effect size

Alternative formulas for the standardized mean difference

The standardized mean difference (SMD) is surely one of the best known and most widely used effect size metrics used in meta-analysis. In generic terms, the SMD parameter is defined as the difference in population means between two groups (often this difference represents the effect of some intervention), scaled by the population standard deviation of the outcome metric.


Between-case SMD for single-case designs


Single-case design effect size calculator


Parker, Vannest, Davis, and Sauber (2011) proposed Tau-U as an effect size measure for use in single-case designs that exhibit baseline trend. In their original paper, they actually conceptualize Tau-U as a family of four distinct indices, distinguished by a) whether the index includes an adjustment for the presence of baseline trend and b) whether the index incorporates information about trend during the intervention phase.

Standard errors and confidence intervals for NAP

Parker and Vannest (2009) proposed non-overlap of all pairs (NAP) as an effect size index for use in single-case research. NAP is defined in terms of all pair-wise comparisons between the data points in two different phases for a given case (i.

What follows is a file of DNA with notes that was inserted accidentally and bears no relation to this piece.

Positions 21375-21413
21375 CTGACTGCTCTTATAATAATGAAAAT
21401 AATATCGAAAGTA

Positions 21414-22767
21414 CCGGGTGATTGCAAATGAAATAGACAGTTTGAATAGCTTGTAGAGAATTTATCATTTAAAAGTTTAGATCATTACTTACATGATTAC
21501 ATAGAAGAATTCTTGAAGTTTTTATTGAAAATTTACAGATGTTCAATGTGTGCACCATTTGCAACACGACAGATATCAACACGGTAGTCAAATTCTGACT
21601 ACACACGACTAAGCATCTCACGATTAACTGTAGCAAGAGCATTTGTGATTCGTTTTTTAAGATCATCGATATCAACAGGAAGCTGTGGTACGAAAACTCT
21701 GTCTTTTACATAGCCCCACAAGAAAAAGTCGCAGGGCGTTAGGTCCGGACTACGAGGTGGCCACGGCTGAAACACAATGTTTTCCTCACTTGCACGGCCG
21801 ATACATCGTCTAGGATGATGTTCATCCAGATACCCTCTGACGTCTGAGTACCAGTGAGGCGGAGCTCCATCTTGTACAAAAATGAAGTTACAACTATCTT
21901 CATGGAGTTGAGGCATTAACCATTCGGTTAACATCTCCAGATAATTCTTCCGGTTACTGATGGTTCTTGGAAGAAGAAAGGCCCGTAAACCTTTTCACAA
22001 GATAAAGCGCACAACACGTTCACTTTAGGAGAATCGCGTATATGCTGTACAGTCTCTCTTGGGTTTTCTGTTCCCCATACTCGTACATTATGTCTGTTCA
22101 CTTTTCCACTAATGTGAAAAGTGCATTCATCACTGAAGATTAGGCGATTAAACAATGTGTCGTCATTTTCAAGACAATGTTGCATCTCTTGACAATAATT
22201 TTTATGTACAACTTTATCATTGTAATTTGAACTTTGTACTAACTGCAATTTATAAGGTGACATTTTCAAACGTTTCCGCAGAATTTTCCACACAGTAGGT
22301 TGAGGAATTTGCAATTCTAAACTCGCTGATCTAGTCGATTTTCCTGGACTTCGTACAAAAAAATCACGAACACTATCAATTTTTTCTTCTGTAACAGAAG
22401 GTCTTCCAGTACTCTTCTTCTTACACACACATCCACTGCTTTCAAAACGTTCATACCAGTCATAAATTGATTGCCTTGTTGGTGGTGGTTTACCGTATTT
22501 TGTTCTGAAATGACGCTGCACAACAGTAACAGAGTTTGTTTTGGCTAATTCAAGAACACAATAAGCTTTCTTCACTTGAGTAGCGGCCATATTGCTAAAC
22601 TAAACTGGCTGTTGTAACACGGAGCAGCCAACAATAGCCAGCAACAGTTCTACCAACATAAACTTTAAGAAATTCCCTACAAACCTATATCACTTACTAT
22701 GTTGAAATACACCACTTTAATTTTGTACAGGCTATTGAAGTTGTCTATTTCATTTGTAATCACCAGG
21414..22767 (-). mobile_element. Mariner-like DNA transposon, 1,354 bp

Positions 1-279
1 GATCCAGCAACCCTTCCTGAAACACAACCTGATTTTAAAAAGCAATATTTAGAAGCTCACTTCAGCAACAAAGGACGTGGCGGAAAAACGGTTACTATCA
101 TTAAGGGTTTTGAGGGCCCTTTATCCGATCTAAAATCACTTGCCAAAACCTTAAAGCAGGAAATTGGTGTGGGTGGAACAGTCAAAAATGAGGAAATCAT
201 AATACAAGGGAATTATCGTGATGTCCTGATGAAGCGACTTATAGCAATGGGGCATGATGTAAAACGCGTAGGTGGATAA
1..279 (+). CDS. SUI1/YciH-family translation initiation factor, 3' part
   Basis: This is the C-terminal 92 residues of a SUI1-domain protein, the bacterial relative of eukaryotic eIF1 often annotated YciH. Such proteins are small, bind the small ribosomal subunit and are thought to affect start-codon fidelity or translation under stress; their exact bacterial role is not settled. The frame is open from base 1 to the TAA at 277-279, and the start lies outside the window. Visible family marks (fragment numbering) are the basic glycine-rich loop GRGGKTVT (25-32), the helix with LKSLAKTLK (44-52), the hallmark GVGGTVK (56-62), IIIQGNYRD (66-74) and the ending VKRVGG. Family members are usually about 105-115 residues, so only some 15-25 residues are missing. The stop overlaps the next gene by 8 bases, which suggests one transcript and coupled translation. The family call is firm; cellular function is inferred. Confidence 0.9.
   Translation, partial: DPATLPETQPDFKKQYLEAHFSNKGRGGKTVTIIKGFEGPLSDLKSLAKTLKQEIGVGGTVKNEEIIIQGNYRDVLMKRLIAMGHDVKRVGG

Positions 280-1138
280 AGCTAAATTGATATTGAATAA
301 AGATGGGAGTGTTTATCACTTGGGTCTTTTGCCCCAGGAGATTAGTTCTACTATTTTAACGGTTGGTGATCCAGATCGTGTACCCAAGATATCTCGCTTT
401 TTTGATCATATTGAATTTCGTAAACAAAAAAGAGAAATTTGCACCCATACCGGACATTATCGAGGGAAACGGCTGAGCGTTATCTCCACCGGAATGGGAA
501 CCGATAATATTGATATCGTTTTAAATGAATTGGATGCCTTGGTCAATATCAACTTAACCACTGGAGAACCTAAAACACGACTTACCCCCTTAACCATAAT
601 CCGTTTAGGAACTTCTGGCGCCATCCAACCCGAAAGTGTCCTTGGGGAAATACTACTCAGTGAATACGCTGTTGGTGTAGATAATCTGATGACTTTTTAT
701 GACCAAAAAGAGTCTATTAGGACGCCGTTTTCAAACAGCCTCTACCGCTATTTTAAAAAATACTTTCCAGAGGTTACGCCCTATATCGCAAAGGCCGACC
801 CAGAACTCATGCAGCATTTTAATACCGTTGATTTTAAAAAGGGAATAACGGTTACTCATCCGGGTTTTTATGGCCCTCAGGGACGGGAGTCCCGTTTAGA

Special Education Pro-Sem

Yesterday evening I again had the pleasure of visiting Dr. Barnes’ pro seminar for first year students in Special Education, where I shared some of my work on research synthesis and meta-analysis of single-case research.

Correlations between standardized mean differences

Several students and colleagues have asked me recently about an issue that comes up in multivariate meta-analysis when some of the studies include multiple treatment groups and multiple outcome measures.

Measurement-comparable effect sizes for single-case studies of free-operant behavior

Single-case research comprises a set of designs and methods for evaluating the effects of interventions, practices, or programs on individual cases, through comparison of outcomes measured at different points in time. Although there has long been …

Four methods for analyzing partial interval recording data, with application to single-case research

Partial interval recording (PIR) is a procedure for collecting measurements during direct observation of behavior. It is used in several areas of educational and psychological research, particularly in connection with single-case research. …

Design-comparable effect sizes in multiple baseline designs: A general modeling framework

In single-case research, the multiple baseline design is a widely used approach for evaluating the effects of interventions on individuals. Multiple baseline designs involve repeated measurement of outcomes over time and the controlled introduction …